Keeping Canadian communications cutting edge

Keeping Canadian communications cutting edge

University of Manitoba team perfects the science of satellite communications with industry partners
February 3, 2012

Canada’s Information and Technology industry brings in revenues of more than $137.6 billion to the Canadian economy, and to remain cutting edge, it relies on innovations from some of the country’s most advanced research labs, such as the University of Manitoba’s Applied Electromagnetics Lab. Norsat, a Vancouver communications company that employs some 170 people, for example, is successfully marketing miniature satellite antennas for video conferencing and secure communications from the mobile locations.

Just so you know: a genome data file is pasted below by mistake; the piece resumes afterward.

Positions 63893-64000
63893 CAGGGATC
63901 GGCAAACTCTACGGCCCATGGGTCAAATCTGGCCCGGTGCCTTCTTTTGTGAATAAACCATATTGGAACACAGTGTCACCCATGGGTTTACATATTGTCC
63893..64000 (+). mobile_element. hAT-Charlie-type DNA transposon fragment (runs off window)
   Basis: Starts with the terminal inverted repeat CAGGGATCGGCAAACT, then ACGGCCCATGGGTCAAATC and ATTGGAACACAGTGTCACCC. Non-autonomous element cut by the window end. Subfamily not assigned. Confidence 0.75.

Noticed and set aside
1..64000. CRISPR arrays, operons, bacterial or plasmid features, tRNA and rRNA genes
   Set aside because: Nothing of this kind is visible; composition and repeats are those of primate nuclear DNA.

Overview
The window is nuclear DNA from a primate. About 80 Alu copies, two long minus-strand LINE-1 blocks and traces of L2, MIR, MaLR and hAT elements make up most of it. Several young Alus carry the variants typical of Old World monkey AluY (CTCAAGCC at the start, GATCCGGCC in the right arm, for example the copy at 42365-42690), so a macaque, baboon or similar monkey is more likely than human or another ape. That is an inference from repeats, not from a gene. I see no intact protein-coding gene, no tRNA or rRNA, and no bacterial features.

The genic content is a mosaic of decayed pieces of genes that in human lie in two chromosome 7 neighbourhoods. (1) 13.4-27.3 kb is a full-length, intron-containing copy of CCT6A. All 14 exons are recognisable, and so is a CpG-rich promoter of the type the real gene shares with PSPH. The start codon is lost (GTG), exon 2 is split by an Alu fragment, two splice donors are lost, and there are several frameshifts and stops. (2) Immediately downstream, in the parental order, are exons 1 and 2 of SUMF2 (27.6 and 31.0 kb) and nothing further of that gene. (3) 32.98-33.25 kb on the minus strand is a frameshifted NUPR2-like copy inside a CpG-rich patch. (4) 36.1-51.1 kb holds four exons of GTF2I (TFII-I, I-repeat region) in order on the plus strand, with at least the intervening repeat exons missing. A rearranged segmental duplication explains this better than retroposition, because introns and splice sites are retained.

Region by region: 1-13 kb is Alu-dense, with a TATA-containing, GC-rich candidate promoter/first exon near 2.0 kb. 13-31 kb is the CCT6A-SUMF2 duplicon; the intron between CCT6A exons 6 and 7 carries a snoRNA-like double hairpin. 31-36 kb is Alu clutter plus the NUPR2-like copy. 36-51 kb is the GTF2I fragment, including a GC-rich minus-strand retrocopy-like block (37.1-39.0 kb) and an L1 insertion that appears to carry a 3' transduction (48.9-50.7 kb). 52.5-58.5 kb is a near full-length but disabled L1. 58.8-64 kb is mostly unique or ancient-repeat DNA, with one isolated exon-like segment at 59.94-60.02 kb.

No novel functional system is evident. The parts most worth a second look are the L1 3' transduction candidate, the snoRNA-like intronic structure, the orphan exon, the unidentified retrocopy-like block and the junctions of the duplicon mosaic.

The U of M research team has been instrumental in advancing the connectivity and miniaturization of antennas, which, among other things, has helped modernize cell phones and greatly decreased the size of satellite dishes. The team works with a number of industry partners, from aerospace and defense to communications and utilities. Among other projects, the team has worked with the Canadian Space Agency to build polar satellites to improve communications and monitor Arctic sovereignty; with Manitoba Hydro to create sensors for monitoring bridges, roads and other structures; and with National Defence to build antennas that can disable land mines.